Force measurements were performed in various protein translation buffers [2,11,12] in a microfluidic cell. All chemicals used in the buffer preparation were of a high purity grade and were used as received without further purification. Sodium chloride (≥98%), HEPES (BioUltra ≥99.5%), magnesium acetate tetrahydrate (99%), ammonium acetate (98%), 2-mercaptoethanol (BioUltra ≥99.0%) and DL-dithiothreitol (BioUltra ≥99.5%) were provided from Sigma-Aldrich (Dublin, Ireland). All aqueous solutions were prepared using nanopure water from a Millipore Milli-Q system, additionally filtered with 0.22 µm pore size filters. We used TICO buffer (20 mM HEPES-KOH, pH 7.5, 6 mM magnesium acetate, 30 mM ammonium acetate, 4 mM 2-mercaptoethanol) to examine various coupling ratios of PDHs to anti-DIG beads for the subsequent biotin-streptavidin binding in OT experiments. All experiments were also performed in TICO buffer with an increased Mg content of 12 mM (high Mg TICO). Control experiments were carried out in standard buffer (150 mM NaCl, 10 mM HEPES, pH 7.5) and in DTT buffer (40 mM HEPES-KOH, pH 7.5, 60 mM NH4Cl, 10 mM magnesium acetate, 1 mM DTT and 3.6 mM 2-mercaptoethanol) (adapted from ).
Measurements of the DNA mechanics were performed with a previously described counter-propagating dual-beam OT setup  (Figure 1a–d, f) and a high resolution dual trap OT device  (Figure 1e). The PDHs coupled to anti-DIG spheres were injected into a microfluidic cell chamber placed in-between two identical water immersion microscope objectives and the beads were optically trapped. For experiments with PDHs (to confirm protein modification (streptavidin or neutravidin) at the biotin end of the DNA handle) a biotin coated bead of 3.2 µm diameter (Spherotech, Lake Forest, USA) was held in a micropipette by suction (Figure 1a).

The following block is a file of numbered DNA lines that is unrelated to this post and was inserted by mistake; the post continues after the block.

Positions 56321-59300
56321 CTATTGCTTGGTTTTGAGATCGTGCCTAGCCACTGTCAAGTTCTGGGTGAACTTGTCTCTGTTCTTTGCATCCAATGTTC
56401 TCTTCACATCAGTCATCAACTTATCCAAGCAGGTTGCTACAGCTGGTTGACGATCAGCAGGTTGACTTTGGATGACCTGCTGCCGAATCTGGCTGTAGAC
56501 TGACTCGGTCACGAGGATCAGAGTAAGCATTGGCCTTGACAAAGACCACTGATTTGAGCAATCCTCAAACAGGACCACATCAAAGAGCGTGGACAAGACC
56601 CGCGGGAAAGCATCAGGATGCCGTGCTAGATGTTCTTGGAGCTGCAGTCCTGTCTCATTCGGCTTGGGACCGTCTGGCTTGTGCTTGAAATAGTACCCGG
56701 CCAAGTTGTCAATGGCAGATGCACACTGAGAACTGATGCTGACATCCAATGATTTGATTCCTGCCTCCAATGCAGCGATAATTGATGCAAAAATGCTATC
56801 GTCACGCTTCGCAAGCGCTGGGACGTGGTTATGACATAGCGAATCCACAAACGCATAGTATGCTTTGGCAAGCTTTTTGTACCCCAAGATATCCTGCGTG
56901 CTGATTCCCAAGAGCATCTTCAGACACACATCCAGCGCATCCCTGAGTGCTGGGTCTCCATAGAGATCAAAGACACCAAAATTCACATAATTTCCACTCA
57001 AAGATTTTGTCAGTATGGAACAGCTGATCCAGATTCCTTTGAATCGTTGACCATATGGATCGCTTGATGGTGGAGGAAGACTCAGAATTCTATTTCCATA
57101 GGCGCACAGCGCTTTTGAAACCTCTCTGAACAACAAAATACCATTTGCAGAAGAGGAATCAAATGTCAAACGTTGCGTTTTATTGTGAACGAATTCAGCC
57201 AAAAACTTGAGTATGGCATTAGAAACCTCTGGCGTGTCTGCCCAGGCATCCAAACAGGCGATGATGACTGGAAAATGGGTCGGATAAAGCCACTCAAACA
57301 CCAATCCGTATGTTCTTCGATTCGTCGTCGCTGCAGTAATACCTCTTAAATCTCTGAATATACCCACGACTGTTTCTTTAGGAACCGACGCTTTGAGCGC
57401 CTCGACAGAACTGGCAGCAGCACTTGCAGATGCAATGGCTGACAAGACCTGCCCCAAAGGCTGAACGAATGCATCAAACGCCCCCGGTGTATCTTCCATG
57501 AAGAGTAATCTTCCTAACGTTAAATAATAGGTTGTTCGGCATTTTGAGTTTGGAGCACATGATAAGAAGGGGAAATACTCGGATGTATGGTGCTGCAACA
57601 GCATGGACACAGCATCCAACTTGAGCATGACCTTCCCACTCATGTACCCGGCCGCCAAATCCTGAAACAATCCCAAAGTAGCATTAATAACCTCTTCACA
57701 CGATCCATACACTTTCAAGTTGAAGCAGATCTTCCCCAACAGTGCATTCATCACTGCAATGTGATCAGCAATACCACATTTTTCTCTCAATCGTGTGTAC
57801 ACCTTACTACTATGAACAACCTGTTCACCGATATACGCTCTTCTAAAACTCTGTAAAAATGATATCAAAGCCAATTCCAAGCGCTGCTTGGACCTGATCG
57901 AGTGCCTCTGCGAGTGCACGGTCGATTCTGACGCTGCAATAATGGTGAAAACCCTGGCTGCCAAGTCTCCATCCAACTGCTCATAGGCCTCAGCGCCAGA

An anti-DIG bead covered with the PDH constructs was injected and optically trapped. The protein label at the 3’ end of the bead-coupled DNA strand was tethered to a biotin-coated bead, by bringing both beads within close proximity of each other (a few hundred nanometres). The position of this pipette was controlled with a closed-loop piezoelectric element, during force–displacement measurements the bead in the pipette was moved away from the trapped bead at a constant velocity of 100 nm/s and force signals were low-pass filtered at 159 Hz. The setup directly measured the change in light momentum flux when the trapped bead experienced a lateral force . Control experiments were carried out to check for specific interactions between the PDH constructs (bound to anti-DIG beads) and streptavidin surface-modified beads (3.1 µm diameter, Spherotech, Lake Forest, USA), no interactions were observed. Protein labelling at the biotinylated ends of the DNA constructs was essential, as ends that are not protein-labelled could lead to false positive interactions between the bare biotinylated DNA ends and streptavidin or neutravidin surface-modified beads or molecules.